The Phillipses are granted a building permit by the District of Columbia for an addition designed by local architect Frank H. Brooke. The permit calls for “a full fourth story by changing the present roof and making a mansard roof . . .” which provides Marjorie Phillips with studio space for painting, as well as a small library and a nursery. The estimated cost for the work is $6,500.
April 26 was Take Your Child to Work Day, so Lena my 10-year-old daughter came with me to the museum after school. In honor of the Snapshot exhibition, I thought it might be fun to give her my camera and let her loose in the galleries and see what or who she found visually interesting. I did not limit her to responding just to the artwork–she could photograph anything she wanted or anyone (with their permission of course). In considering the artist’s process, here are some of the snapshots she took that day and descriptions of what she found interesting about the photos.
Lena: I came to the museum with my dad for Take your Child to Work Day. We thought it would be fun to make a blog post about the interesting photos that I took. Here are my favorite five photos of the many I took that day, and why I like them.
This one is of Sue, I thought she was interesting because her bow is really big, and she made a funny face for the photo. Also, I think it looks cool that she is next to the painting called Woman Sweepingby Edouard Vuillard. Did you know Sue takes photos for the blog? Now she is on the blog.
This one is of the hygrothermograph. This is not a piece of art–it is a machine that measures the moisture in the air. I took this photo because it is very unusual looking and at first I didn’t know what it was. Also, I knew that it would look cool with the flash reflecting on the glass.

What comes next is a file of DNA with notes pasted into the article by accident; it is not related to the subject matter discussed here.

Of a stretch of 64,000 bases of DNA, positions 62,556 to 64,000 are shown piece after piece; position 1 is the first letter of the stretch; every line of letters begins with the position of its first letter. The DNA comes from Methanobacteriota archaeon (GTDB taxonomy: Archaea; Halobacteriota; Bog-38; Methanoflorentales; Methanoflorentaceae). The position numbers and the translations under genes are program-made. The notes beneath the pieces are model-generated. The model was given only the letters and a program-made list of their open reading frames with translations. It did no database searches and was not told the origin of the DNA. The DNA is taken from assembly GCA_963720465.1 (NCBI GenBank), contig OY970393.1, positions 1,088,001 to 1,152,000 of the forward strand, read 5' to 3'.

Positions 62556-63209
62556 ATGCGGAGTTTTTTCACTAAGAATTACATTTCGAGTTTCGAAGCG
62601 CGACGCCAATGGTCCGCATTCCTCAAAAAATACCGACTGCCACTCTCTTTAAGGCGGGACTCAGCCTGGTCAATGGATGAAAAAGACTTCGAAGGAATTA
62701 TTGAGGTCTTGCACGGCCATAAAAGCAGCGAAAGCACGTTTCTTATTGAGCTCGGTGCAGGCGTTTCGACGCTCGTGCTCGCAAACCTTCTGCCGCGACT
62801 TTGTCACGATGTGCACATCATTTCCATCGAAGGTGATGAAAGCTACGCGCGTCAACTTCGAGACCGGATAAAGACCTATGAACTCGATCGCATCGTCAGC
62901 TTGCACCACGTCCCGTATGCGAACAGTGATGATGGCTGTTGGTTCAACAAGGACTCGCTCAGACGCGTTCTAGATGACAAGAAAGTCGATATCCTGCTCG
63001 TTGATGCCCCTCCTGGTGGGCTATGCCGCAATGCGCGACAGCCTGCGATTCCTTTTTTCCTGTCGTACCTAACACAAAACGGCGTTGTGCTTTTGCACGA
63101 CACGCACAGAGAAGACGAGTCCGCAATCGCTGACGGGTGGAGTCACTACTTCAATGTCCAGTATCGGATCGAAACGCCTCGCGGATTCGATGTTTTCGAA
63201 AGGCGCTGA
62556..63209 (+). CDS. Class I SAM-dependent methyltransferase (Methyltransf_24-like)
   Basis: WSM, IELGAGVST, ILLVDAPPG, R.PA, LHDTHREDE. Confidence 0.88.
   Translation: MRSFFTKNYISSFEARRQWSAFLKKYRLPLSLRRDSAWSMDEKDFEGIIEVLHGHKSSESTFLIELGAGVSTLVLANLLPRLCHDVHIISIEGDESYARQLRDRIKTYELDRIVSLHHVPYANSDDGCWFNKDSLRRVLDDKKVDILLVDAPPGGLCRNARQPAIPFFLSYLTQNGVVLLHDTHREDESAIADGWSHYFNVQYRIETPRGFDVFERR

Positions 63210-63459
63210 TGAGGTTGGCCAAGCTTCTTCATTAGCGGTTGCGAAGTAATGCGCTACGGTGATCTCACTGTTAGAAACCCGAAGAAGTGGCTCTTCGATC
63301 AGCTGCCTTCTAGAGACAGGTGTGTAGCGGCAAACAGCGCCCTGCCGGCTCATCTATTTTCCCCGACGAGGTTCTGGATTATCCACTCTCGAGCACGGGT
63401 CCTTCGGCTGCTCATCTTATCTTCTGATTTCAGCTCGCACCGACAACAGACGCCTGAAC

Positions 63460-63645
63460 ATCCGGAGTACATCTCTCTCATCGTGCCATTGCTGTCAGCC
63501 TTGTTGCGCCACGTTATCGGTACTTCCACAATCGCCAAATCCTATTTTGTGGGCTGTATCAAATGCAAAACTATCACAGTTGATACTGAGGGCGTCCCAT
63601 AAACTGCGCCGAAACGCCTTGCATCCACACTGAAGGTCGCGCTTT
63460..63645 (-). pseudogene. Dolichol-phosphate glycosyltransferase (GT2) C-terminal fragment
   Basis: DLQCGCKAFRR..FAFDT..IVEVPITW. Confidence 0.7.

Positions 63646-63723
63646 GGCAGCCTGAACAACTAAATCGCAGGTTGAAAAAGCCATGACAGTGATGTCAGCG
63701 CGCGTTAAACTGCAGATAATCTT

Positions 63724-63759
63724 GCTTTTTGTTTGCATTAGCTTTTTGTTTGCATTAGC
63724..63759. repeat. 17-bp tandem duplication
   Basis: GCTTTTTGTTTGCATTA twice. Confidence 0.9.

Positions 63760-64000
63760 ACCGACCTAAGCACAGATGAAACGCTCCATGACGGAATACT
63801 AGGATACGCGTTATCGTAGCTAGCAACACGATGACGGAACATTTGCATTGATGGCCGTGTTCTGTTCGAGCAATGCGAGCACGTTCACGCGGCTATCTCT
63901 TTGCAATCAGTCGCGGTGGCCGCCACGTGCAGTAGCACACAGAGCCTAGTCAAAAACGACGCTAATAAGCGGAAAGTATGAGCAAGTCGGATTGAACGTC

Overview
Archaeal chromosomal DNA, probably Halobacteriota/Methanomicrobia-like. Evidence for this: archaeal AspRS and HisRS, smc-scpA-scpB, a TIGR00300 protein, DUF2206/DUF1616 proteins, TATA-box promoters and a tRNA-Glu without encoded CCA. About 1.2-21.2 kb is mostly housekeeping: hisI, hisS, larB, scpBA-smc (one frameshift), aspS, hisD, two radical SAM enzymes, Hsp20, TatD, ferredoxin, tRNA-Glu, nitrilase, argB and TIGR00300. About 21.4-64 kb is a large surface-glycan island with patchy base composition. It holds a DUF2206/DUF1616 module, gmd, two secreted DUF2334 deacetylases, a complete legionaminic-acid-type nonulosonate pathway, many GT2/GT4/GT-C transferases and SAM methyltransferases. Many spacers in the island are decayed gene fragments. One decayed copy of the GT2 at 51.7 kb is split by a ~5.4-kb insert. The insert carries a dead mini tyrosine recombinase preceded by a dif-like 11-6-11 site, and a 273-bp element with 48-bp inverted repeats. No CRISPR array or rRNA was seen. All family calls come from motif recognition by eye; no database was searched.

I like this one a lot, the second I saw it at the bottom of the staircase, I knew I had to pose with it. I like all the different shapes and patterns, and it reminds me of a very cluttered room like mine. My dad stood at the top of the staircase so he was looking down on me when he took the picture.
I saved the best for last–this is my favorite picture: Leo Villareal’s Scramble. My dad told me that if you remove the cover of the box, underneath are a lot of lights. I thought that was cool. Also I liked how the light from this artwork reflected on the other paintings in that room. These walls are not actually this bright red, I just played with the picture on the computer to make it look more interesting.
I really had fun visiting the museum and doing lots of fun things. I hope you enjoy reading this as much as I enjoyed my day at the Phillips.
Lena Ruther, fourth grader at Rolling Terrace Elementary School
where her artwork can frequently be seen in student exhibitions
Browsing through The Commons on Flickr, I came across these images of the Woodrow Wilson House, which I often pass by on S Street during a lunchtime walk. I didn’t know Wilson (who died on this day in 1924) was the only president to make Washington home after his time in office (I can’t image a president doing that now), making this the only presidential museum in town. Though not technically in the Dupont Circle neighborhood (rather in the adjacent neighborhood of Kalorama), the streets where the house is located are some of my favorite areas of the city, filled with embassies and home to the Spanish Steps–a great spot for a stroll after time in the galleries.